By Bryan Hill
Bigger isn’t better. At least at first. Much like many young venue managers, I had my eyes set on the Madison Square Gardens of the world when I graduated from college. With a finance degree in hand and some part-time experience working in a venue had me ready to take on the world. I quickly learned my very first lesson about achievement; you don’t start at the top.
I took a graduate assistantship opportunity at Wagner College, a small liberal arts school located in Staten Island, NY, after graduation working in facility and event management. While I was in the same New York market shared by the likes of Madison Square Garden, the Barclays Center, and the Prudential Center, I was overseeing a gymnasium and fitness center that at its maximum capacity held about 1,200 people. It was hard for me to see how this experience was going to benefit me.
However, for a year I was constantly challenged. As a young GA I had responsibilities that many universities would give to assistant athletic directors due to the small size of the department. I worked on projects that replaced a turf field, renovated a press box, and updated the strength and conditioning room. In addition to this experience I was forced to find creative solutions to complex problems. When “just buying a new one” was out of the question, like it often was, I was challenged with figuring out the solution, oftentimes under very demanding deadlines. After a year at Wagner I was offered a position at the University of Delaware working as a facility and event manager at the Bob Carpenter Center.
Larger than the previous venue, the Bob Carpenter Center offered a 5,000-seat venue capable of producing a variety of events including athletic contests, touring shows, and university functions. As a mid-major school, there were still challenges that came along with the position both in terms of financials and personnel. I often found myself in a variety of roles that may have been separated at the larger venues and universities. This at times was overwhelming. However, I was able to understand the value that this opportunity had on my future.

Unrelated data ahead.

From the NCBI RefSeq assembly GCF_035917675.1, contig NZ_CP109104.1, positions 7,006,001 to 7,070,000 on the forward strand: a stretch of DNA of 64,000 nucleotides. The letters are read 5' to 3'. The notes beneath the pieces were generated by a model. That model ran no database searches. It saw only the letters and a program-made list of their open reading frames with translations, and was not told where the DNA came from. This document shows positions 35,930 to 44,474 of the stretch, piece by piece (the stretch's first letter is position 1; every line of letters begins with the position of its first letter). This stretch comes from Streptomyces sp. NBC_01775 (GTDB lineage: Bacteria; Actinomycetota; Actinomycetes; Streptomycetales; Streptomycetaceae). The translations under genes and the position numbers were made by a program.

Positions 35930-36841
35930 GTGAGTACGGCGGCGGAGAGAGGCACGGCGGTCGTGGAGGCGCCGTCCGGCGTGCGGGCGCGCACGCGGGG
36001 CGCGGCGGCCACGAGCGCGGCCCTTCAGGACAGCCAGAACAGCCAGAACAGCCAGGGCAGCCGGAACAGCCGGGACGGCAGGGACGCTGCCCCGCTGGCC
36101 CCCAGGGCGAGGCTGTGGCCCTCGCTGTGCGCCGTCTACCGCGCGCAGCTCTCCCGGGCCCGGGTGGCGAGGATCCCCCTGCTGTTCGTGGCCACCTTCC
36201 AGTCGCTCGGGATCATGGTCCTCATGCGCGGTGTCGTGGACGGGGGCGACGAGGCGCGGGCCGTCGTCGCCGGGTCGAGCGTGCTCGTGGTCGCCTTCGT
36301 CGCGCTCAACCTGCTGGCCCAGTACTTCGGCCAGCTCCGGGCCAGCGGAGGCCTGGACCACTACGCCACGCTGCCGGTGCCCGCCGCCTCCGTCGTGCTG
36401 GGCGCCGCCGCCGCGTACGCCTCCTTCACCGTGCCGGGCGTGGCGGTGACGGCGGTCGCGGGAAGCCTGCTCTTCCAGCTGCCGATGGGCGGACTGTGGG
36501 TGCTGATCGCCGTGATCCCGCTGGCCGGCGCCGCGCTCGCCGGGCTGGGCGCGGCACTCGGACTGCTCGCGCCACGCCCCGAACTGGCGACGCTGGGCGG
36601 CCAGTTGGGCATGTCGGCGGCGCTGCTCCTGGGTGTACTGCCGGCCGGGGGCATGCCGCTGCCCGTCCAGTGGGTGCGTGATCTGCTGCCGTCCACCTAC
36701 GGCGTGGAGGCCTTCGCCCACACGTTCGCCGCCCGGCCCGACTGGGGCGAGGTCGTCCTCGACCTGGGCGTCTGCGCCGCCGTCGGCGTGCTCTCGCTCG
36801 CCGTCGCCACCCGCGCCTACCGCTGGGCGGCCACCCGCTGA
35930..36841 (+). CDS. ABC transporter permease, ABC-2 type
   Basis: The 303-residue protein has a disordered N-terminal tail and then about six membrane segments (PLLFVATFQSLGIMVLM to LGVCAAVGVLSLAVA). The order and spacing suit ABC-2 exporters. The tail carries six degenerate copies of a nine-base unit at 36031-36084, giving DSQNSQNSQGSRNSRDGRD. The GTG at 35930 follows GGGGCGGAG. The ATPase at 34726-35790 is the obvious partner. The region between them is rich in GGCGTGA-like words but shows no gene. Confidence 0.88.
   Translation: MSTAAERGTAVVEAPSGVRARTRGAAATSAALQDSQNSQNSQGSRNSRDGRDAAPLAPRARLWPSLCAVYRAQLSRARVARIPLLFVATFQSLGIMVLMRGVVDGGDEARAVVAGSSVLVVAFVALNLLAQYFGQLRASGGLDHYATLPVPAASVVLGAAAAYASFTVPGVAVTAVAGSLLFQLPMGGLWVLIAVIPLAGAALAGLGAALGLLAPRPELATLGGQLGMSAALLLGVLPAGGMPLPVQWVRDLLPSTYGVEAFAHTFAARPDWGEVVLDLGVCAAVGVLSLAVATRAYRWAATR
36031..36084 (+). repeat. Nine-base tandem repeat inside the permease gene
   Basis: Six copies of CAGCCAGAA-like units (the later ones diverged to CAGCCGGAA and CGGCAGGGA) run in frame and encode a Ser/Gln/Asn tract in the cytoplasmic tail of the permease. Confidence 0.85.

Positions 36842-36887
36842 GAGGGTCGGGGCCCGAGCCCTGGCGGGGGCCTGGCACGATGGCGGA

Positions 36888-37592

As an event manager by title, I had the opportunity to work in facility maintenance, production, and parking planning operations in addition to the coordination of event details for my assigned events. I had my hand in every phase of an event while at the Bob Carpenter Center and this allowed my general understanding of event management to grow. I was able to communicate to various event stakeholders with clarity and experience due to my involvement in the various operations. This is the biggest takeaway that I have from this job as I look back on that experience.
I have since been fortunate enough to be given an opportunity to work as the event manager at the Bryce Jordan Center at Penn State University and have found the experiences gathered while at smaller venues and institutions to really prepare me well. While the shows may be different, the skills required to be successful are similar. Having the broad understanding of all elements of a venue and event really allow my communications to be more effective in my new role. While I may be more focused on certain elements in my new role, I will always appreciate the opportunities I have had. It is not the size of the venue that matters as much as the size of the opportunity, especially early in your career.
Just remember, bigger isn’t always better. Start small, work hard, and the big opportunities will find their way to your doorstep.
Bryan Hill is the event manager of the Bryce Jordan Center at Penn State University.